Monday, 8 June 2015

Hard labour

No matter what country we come from, where would homes, businesses and infrastructure have been without cobblestones, paving stones and mill stones? I live in a French town that specialised in supplying these products. But it meant truly hard labour for the employees, many of whom died earlier than they would have done in a gentler employment.

Epernon (in the Eure-et-Loir department) was, from the 19th century and even before, a town of sandstone quarries and millstones where more than 120km of material was extracted. At certain times, 40% of the population worked in open sky quarries where the production of these millstones would bring renown to Epernon from around the world.

 It was exhausting work for generations of quarry workers  for whom mechanisation arrived a little too late, in a time where all the quarries were already almost run out. The workers were suspect to various lung and hand maladies because of dust and stone splinters. Each building block and millstone and cobble stone had to be shaped by hand, carted by hand. What a hard job. All the wind and water mills, streets and buildings needed these products. The ancient quarries can still be viewed today via a self-guided walk through Epernon and towards Droue.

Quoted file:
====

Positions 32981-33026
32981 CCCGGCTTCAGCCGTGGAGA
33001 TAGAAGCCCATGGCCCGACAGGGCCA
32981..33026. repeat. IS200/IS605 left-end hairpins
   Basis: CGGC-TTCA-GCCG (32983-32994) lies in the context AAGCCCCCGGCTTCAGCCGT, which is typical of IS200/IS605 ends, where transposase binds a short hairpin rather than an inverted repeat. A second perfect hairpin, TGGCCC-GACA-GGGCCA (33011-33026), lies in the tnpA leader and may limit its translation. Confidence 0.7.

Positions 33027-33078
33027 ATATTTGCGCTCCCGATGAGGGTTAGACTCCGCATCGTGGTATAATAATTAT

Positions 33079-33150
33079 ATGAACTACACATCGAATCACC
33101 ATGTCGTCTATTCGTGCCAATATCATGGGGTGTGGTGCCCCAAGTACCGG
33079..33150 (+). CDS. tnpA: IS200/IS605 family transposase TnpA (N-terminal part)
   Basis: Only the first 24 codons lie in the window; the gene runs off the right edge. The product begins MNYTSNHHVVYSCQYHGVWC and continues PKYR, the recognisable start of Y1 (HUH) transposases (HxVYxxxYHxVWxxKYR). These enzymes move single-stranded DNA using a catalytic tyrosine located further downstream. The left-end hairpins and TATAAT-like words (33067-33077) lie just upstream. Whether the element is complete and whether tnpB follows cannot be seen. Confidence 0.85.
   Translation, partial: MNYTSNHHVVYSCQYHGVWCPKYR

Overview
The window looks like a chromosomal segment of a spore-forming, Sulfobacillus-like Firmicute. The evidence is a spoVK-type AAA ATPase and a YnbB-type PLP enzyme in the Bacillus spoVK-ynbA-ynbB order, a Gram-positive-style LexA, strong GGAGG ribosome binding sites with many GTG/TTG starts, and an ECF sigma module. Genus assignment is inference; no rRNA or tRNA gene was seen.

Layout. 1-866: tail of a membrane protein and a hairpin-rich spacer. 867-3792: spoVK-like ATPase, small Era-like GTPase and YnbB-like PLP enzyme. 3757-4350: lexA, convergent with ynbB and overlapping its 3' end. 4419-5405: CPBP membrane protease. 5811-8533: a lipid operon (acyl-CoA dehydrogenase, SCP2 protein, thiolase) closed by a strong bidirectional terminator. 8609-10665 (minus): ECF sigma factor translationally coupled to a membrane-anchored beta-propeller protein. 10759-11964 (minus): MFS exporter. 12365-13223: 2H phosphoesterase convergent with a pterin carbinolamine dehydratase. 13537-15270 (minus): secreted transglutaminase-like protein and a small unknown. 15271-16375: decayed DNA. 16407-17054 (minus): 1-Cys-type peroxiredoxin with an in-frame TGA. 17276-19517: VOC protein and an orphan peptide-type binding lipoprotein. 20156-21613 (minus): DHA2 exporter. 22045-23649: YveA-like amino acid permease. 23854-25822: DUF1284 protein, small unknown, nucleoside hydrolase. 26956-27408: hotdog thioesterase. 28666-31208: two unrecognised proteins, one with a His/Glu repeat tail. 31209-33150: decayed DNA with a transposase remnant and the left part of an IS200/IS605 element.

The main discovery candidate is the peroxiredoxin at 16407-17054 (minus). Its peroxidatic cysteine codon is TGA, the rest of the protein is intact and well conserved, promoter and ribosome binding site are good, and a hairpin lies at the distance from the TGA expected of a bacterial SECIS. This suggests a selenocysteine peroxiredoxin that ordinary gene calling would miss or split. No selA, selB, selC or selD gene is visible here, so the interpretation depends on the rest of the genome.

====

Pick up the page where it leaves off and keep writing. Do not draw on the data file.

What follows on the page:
It was in prehistorique times this industry would first see the light of day. Later, Vauban (the King's great civic builder/architect) himself  chose the sandstone quarries of Epernon when Louis XIV decided to divert the waters of the Eure in order to make the great fountains of Versailles gush up. Heavy barges laden with stones went down the specially channelled Drouette River that flows through Epernon, to feed the construction site of the aqueduct at Maintenon - a three-storied aqueduct built to send water to Versailles but that was never finished because Louis ran out of money thanks to his war-mongering.

I'm a member of the local heritage society  and am currently translating some of their brochures into English. It's really interesting to learn about my neck of the woods and how it fits into the events of French history. It's also satisfying to make a voluntary contribution to local tourism.

A museum display is open to the public at the Conservatoire of Millstones and Cobblestones from the Epernon Basin.

23 avenue de la Prairie
28 230 Epernon

The conservatoire is open 01 May until 30 September
Visitors are welcome every Saturday 2pm to 6pm,
Sundays and public holidays 10am-12pm and 2pm until 6pm
Other days available for groups by appointment (10 persons minimum).